Thursday, December 30, 2021

Romulus superintendent sues school district

Dr. Benjamin Edmondson
Members of the Romulus Community Schools Board of Education have been named in a lawsuit claiming discrimination and harassment by Superintendent of Schools Dr. Benjamin Edmondson. Three members of the school board are also facing a recall effort based on the suspension of Edmondson during an investigation into district business office financial practices.

In his lawsuit, filed in the U.S. District Court of the Eastern District of Michigan, Edmondson claims he was placed on indefinite leave and replaced with a less-qualified person and has endured a “sustained campaign of harassment” since he was named to the position in August of 2020.  During a Sept. 27 meeting of the board of education, the board members voted 4-3 to suspend Edmondson during the financial investigation.

Since then, board meetings have been contentious with public comments from union representatives, teachers, parents and staff members supporting Edmondson and protesting the board action. Romulus resident Rita Hampton has been vigorously attempting to recall Board President Debi Pyles and  Secretary Susan Evitts and Vice President Judy Kennard based on their actions in suspending  Edmondson. 

“I will not give up on this,” Hampton said.

Edmondson, who abruptly left the September board meeting immediately following the vote to suspend him, claims that his suspension was based on his whistleblower concerns regarding a violation of the Open Meetings Act by the board and racial discrimination. He claims that the district has been plagued with problems before he was hired and that Pyles, Kennard, Evitts and Trustee Nichole German created problems by interfering with his ability to perform his job and improve the school district, “and causing multiple District administrators and employees to quit.”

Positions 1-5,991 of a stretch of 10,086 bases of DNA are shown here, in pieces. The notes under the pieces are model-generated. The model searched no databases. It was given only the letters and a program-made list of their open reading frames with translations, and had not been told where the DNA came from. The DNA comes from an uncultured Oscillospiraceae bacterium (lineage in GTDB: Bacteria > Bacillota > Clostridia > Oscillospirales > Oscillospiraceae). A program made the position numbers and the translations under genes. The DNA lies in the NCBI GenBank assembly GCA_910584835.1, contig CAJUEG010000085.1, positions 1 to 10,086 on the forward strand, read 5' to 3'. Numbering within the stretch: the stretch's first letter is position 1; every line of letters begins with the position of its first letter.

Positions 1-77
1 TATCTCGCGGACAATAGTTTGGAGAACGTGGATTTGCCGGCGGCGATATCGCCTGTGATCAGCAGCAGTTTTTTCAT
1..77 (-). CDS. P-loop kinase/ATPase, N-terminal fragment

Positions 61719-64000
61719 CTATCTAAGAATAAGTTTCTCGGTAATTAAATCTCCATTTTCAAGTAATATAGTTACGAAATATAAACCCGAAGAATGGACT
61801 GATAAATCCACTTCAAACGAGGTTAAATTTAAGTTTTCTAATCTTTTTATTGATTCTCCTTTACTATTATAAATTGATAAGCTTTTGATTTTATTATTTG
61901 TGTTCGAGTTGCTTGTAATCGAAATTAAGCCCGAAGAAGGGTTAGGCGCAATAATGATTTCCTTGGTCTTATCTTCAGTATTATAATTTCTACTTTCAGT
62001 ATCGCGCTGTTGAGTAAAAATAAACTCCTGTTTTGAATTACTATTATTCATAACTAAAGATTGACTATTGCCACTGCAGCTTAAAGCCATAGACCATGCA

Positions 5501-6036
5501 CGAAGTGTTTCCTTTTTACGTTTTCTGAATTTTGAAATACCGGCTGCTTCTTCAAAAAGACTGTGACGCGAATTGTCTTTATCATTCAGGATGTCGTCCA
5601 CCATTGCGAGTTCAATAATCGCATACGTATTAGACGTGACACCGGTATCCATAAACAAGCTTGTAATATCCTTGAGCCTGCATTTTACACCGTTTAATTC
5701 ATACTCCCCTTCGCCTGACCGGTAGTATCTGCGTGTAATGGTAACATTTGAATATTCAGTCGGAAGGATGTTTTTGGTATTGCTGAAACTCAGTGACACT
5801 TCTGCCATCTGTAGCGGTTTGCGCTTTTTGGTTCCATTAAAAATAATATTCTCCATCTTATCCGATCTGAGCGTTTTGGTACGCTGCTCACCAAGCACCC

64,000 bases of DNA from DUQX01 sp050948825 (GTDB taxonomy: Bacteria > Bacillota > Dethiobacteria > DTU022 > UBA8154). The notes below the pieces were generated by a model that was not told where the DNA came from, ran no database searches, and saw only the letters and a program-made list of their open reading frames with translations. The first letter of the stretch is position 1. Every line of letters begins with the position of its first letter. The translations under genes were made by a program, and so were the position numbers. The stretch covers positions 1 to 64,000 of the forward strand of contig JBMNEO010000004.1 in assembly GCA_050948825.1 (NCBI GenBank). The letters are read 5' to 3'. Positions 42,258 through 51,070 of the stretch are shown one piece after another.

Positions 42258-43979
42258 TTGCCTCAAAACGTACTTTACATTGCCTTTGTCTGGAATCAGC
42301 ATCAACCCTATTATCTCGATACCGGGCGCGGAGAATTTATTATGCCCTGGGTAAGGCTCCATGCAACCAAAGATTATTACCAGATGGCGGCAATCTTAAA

In his court filings, Edmondson noted that the district interim finance director, the executive director of K-12 instruction, the director of human resources and the payroll supervisor all resigned “due to problems with the four board members.”

Edmondson claims that during his 6-week absence recovering from heart surgery, the board members hired Dixon Public Consulting to investigate district finances. Shortly after his return to work, he claims, the board members voted to place a formal letter of reprimand into his employee file accusing him of failing to provide a key fob to Dixon employees or perform background checks on them and that he engaged in “defiant behavior” toward Pyles, among multiple other charges. 

Edmondson alleges that Evitts, as the secretary of the board, did not provide minutes of several meetings he requested in an effort to “comply with all board motions” and has violated the Open Meetings Act by failing to provide the minutes to the public in a timely manner.

Pyles said Edmondson was placed on leave in an effort to enable an independent investigation into “the serious dysfunctional operation of the District's Business Office” and said those problems “were not being addressed by the superintendent.” 

She also claimed in a posting on the district website that an auditor found “14 serious Business/Financial Office problems” last year of which “12 of those 14 problems remain unresolved going into this year's audit.” She said that Edmondson “did not provide any meaningful or concrete plan” to address the problems in the district's business and financial operations, and that he offered no plan to fill the interim finance director position.

Hampton, and many residents, have publicly criticized the board for hiring an interim superintendent at a higher daily rate of pay during what they describe as a “private meeting” before the vote to suspend Edmondson took place. Edmondson, in his lawsuit, claims that the interim superintendent is less qualified while being paid at a higher rate and suggests the pay rate is based on race. Edmonson is Black while the interim superintendent is White. 

As a result of the school board members conduct, he has “suffered significant reputational harm within the close-knit community of Michigan educators,” the suit alleges.

The statement from the district website claims that Edmondson “did not provide any meaningful or concrete plan” to address the problems in the district business and financial operations, and that he offered no plan to fill the interim finance director position.

Despite numerous efforts of three school board members to reinstate Edmondson, the proposal has met with adamant resistance from the four members who present a united front in refusing to consider a motion to reinstate him. A recent board meeting failed to proceed as members could not agree to accept the agenda as presented. Residents continue to vigorously protest and criticize board actions at meetings.

Edmondson is seeking compensatory and exemplary damages; attorney fees, costs and interest; and “other relief as this Court deems just and proper.”